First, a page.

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Malware Collection and Analysis via Hardware Virtualization

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Malware Collection and Analysis via Hardware Virtualization

  1. 1. Malware Collection and Analysis via Hardware Virtualization Tamas K Lengyel Computer Science and Engineering 11/10/2015
  2. 2. Outline 1. Introduction and Problem statement 2. Background, Challenges & Approach 3. Limitations and scope 4. Publications to date 5. Malware collection system & results 6. Malware analysis system & results 7. Hardware and software limitations 8. Contributions 9. Future work
  3. 3. Introduction • 1,000,000 new malware binaries a day • Thwarting malware requires in-depth understanding of its operation • Collect and analyze malware • Existing tools and techniques are impeded by modern malware techniques • Packing, evasion and metamorphism • Hardware virtualization has been proposed to counter these techniques
  4. 4. Requirements 1. Scalability Maximizing the number of concurrently active collection and analysis sessions on limited hardware resources 2. Stealth Detecting the monitoring environment should be prevented 3. Fidelity The collected data has to be accurate 4. Isolation Monitoring components have to be securely isolated and we need to prevent cross-contamination
  5. 5. Prominent prior work • 2005: Vrable et al. - Scalability, fidelity, and containment in the potemkin virtual honeyfarm • 2008: Payne et al. - Lares: An architecture for secure active monitoring using virtualization • 2008: Dinaburg et al. - Ether: malware analysis via hardware virtualization extensions • 2013: Deng et al. - Spider: Stealthy binary program instrumentation and debugging via hardware virtualization
  6. 6. Problem statement Developing effective anti-malware technologies requires the collection and rapid analysis of an increasing number of malware samples such that all four requirements are met simultaneously. No comprehensive evaluation to date has been performed to determine whether virtualization is an effective platform for the development of such tools.
  7. 7. Virtualization
  8. 8. Challenges 1. Scalability Disk and memory requirements are linear 2. Stealth In-guest tools can be detected 3. Isolation In-guest tools can be disabled Cross-contamination of VMs over the network 4. Fidelity Data collection is negatively impacted by 2 & 3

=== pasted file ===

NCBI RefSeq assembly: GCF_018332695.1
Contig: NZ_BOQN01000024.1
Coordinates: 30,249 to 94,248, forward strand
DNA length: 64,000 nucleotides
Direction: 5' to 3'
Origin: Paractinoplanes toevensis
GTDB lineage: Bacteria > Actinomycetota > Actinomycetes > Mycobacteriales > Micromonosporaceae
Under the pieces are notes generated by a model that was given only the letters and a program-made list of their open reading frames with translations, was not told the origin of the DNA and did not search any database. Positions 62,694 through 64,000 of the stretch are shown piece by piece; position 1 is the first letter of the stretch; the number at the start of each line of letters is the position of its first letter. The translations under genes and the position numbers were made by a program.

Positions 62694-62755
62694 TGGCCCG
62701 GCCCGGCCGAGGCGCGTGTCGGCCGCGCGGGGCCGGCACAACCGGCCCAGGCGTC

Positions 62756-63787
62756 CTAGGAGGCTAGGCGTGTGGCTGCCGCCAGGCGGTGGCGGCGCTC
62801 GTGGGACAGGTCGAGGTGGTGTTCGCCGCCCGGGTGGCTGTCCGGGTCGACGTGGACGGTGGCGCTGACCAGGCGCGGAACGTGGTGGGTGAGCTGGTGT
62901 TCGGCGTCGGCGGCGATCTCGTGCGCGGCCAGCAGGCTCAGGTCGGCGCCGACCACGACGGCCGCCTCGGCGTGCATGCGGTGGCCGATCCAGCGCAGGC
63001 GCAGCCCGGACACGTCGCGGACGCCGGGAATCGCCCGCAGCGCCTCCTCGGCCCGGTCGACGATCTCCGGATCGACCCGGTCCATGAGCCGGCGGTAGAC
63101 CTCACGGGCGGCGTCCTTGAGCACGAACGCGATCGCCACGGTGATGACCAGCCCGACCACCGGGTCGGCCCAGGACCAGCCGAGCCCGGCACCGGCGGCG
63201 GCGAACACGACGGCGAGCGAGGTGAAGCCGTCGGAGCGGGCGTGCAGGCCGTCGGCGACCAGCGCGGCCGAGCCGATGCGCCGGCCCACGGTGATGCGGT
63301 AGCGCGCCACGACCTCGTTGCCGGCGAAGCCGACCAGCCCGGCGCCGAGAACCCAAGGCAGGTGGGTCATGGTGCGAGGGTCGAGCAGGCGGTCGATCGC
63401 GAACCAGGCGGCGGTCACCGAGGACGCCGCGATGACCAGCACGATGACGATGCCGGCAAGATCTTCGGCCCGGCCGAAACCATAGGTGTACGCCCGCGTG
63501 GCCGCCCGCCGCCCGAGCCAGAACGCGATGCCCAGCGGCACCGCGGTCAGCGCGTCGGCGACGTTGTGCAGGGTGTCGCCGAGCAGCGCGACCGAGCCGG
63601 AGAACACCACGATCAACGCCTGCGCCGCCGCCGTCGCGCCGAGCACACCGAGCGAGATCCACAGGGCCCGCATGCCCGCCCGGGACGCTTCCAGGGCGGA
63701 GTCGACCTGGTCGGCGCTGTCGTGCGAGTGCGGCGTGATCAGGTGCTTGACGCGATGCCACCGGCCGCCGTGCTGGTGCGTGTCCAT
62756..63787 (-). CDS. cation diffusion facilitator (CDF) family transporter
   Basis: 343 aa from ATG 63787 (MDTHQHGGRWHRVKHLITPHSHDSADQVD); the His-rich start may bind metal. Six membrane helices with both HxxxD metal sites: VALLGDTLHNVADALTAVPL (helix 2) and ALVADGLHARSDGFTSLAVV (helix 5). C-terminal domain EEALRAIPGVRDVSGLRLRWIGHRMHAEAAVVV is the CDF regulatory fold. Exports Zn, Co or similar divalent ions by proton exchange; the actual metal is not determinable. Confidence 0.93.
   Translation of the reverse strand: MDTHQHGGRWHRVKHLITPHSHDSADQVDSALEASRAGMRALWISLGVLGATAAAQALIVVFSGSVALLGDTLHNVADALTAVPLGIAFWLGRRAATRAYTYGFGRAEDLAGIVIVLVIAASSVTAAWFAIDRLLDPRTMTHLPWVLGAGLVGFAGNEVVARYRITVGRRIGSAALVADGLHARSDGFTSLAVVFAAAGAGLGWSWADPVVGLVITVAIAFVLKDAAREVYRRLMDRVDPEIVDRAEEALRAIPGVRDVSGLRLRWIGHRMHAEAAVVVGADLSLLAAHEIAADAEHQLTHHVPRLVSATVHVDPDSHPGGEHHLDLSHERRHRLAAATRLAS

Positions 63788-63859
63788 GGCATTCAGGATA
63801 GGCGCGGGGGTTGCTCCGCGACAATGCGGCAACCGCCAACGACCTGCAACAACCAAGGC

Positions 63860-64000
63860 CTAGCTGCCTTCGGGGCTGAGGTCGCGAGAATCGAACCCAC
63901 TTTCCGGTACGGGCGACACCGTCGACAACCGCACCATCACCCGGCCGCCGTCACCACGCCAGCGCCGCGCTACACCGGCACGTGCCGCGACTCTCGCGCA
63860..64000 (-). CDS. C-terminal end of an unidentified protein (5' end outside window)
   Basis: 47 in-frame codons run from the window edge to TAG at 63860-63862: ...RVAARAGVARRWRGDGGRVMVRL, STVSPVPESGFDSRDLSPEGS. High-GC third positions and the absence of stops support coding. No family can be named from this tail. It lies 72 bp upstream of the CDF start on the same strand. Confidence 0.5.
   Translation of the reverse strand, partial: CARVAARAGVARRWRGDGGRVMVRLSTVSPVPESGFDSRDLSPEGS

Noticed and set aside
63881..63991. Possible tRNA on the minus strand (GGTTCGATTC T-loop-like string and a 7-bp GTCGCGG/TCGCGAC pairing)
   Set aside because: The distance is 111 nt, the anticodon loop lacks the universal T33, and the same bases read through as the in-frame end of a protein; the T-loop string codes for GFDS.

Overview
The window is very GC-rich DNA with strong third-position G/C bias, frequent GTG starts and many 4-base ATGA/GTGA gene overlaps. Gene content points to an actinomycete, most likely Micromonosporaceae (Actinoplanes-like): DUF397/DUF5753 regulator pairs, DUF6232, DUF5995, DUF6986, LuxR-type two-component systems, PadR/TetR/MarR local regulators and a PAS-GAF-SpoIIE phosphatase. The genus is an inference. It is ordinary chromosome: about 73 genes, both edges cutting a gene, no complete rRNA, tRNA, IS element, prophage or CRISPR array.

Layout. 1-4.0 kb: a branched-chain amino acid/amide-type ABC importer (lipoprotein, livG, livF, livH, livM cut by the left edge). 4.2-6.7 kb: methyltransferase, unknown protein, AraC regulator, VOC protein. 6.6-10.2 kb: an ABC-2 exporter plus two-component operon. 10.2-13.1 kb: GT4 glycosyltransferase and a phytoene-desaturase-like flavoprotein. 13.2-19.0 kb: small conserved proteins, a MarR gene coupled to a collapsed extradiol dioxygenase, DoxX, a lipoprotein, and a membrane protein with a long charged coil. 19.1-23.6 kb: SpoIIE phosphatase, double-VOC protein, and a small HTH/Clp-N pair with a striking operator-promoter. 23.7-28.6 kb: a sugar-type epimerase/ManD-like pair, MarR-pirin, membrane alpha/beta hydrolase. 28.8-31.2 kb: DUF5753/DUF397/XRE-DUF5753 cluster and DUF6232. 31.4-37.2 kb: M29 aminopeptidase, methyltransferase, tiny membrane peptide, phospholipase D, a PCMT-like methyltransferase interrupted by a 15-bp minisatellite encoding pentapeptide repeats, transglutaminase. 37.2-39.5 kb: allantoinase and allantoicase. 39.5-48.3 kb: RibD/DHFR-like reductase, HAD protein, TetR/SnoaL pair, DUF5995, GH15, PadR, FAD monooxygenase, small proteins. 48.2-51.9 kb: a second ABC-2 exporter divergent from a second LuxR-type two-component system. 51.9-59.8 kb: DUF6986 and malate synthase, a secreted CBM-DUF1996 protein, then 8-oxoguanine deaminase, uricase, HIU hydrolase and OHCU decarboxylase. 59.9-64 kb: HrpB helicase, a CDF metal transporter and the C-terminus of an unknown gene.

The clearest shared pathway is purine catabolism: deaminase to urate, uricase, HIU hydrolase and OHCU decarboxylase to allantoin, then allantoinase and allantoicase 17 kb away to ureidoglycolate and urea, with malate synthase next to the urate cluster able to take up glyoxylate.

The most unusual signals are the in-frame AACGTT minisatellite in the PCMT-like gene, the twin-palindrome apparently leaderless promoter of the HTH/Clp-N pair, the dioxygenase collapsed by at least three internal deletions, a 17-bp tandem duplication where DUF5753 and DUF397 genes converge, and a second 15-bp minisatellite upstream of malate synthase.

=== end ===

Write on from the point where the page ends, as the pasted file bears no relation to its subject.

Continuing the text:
9. 9. Our approach 1. Study current malware techniques 2. Develop out-of-guest tools 3. Conduct live experiments 4. Evaluate results 5. Study shortcomings and limitations
  10. 10. Limitations 1. Definition of malware Constantly evolving and undefined set 2. Measurements and metrics Requirements are not always quantifiable Results are only indicative, not definitive We work to counter current malware techniques 3. Repeatability of experiments External entities outside our control
  11. 11. Scope • Malware analysis vs. malware detection Black Box Analysis We only aim at collecting relevant information which may aid malware detection • Detection of virtualization vs. detection of monitoring Virtualization is already widely deployed • Determining when we collected enough data Halting problem
  12. 12. Publications • CSET’12: Virtual Machine Introspection in a Hybrid Honeypot Architecture. Acceptance rate: 48% • NSS’13: Towards Hybrid Honeynets via Virtual Machine Introspection and Cloning. Acceptance rate: 24% • SHCIS’14: Multi-tiered Security Architecture for ARM via the Virtualization and Security Extensions • MMF’14: Pitfalls of Virtual Machine Introspection on Modern Hardware. • MMF’14: Code Validation for Modern OS Kernels • ACSAC’14: Scalability, Fidelity and Stealth in the DRAKVUF Dynamic Malware Analysis system. Acceptance rate: 19.9% • SHCIS’15: Virtual Machine Introspection with Xen on ARM • C&TC’15: CloudIDEA: A Malware Defense Architecture for Cloud Data Centers. Acceptance rate: 38%